So as the day wore on and the sun passed it’s zenith so I wore out and passed my peak too. A long day on gravel roads. But as the gravel turned to dirt and took a meandering course like a stream, and rose and fell and wound it’s way down so I could enjoy the biking. No more corrugations to shake and slow you down. Only your nerves and the strength in your legs to limit your speed. For me, just the strength in my legs and I still had more than enough (enough strength that is, I only have two legs).
I pass a farm and stop. Best to get more water. A farm, falling slowly into decay. Fencing fallen. Cars stripped and rusting. Donkeys stood, heads down, dejected. The fierce sun has won this fight. Even the colour of the earth here was a faded greyish-brown. The survivors sat in the shade silently. All around was silence. It surrounded and enveloped as real as a blanket wrapped around you to keep warm. Only now there was a gentle breeze. You could feel it gently cooling on your damp skin and see it in the spiky yellow grass that rustled and you could follow the wind’s path like an animal in the undergrowth. A tiny red lizard would dart across the track and a curious croaking would cause you to stop and investigate the source of the sporadic sound.
Down by the river I kept a keen look out for elephants. But the only sign was of trees stripped bare. I dragged my bike through the dry, sandy riverbed. Sweating profusely. And push on up the other side. Eventually I reach the lodge and cool down with a cold beer and then warm up with a hot shower.
From the mountains I head to the sea. In between is desert. Not much else.
A pit stop to refuel in Uis and I take refuge from the sun in the shade of a bar. Late in the afternoon I leave this mining town and cycle west. The wind is strong in my face. Unrelenting and unforgiving. My shirt flaps wildly behind me. With the sun low in the sky, it is surprisingly cool now. But still I am sweating and barely moving on this gradual upward incline battling against the elements. Out of Uis and past a few weather-beaten shacks made of scrap metal and old wood. Large Castor oil barrels beaten flat and bolted together now someone’s shelter. And then into a barren wasteland with just one road and a line of telegraph poles running to the sea.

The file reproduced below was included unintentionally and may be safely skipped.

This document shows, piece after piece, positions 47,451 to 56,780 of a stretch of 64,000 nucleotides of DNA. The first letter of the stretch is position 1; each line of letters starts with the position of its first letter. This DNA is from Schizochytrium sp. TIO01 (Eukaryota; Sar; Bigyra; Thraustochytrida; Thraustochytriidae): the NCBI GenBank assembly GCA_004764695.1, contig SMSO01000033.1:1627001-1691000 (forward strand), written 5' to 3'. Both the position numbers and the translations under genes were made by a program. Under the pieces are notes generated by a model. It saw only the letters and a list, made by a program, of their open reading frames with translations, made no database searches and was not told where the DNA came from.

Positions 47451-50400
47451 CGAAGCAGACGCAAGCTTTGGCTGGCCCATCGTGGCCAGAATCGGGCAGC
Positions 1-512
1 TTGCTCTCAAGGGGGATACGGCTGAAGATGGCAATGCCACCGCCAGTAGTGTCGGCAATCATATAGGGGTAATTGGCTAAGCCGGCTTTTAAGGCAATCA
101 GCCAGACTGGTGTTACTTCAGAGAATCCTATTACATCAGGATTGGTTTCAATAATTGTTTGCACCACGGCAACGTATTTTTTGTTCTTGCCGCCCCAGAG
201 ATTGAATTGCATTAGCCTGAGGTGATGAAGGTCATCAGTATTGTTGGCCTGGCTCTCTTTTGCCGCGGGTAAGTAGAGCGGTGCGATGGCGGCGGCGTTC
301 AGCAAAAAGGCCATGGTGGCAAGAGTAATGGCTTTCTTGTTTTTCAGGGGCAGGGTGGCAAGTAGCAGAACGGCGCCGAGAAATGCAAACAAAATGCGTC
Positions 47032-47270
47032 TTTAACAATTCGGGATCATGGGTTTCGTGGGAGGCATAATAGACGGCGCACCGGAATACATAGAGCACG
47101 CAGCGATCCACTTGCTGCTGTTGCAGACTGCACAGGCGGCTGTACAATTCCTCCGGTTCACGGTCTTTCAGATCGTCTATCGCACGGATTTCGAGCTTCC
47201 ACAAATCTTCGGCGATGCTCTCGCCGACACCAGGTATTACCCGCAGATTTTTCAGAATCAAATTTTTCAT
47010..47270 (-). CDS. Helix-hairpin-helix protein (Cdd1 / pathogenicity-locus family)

Stopping just before sunset, I pitch my tent and watch the kites against a orange sky. They leave the thermals and fly over my tent to their nesting grounds. Hundreds of them. They watch me watching them until they have all settled on the ground and it is too dark for me to see any more.
Predictably, the wind dies down in the night too and the morning brings with it a beautiful sunrise. Smoothing and soothing this stark desert landscape. I would like to linger longer but the longer I leave it the more pedalling under the intensely hot sun and unforgiving headwind.
The road is long and straight. Gradually the peaks of the Brandberg disappear out of sight and the landscape is flat far out to the horizon. The rocky ground is now bleached white. The coastal fog lingers low in the distance but where I am the air is crisp and clear and the sky a bright blue.
Kilometre after kilometre is the same. Mindlessly following the road. Empty thoughts. Eyes seeing everything. The goshawk on the telegraph pole. Gems for sale at unmanned roadside stalls – large rocks of crystal pink and jade green. The rusty shell of a burned-out car and blown-out tyres now marking some unseen track into the desert. A pool of water shimmering in the road ahead… but this is the desert and there has been no rain here. As Ernest Hemingway said, “In Africa a thing is true at first light and a lie by noon and you have no more respect”. He is talking about “the lovely perfect weed-fringed lake you see across that sun-baked plain. You have walked across that plain in the morning and you know that no such lake is there. But now it is absolutely true, beautiful and believable.” In the heat of midday your eyes truly can be deceived. And so when I see the outline of buildings faintly flickering through the haze I am not sure if I really am seeing the town of Henties Bay on the coast or just seeing what I want to believe.
But it is Henties Bay. And now it is cooling down again with the refreshing salty sea air. I cycle towards Swakopmund and camp on a lonely stretch of beach. Watching the clouds come in and the last light fade over the white crashing waves and the fog slowly envelope a wrecked ship in the distance that I had passed earlier and spoken to the solitary fisherman sat by his bakkie sipping a sundowner and admiring the harsh beauty where the desert meets the Atlantic sea.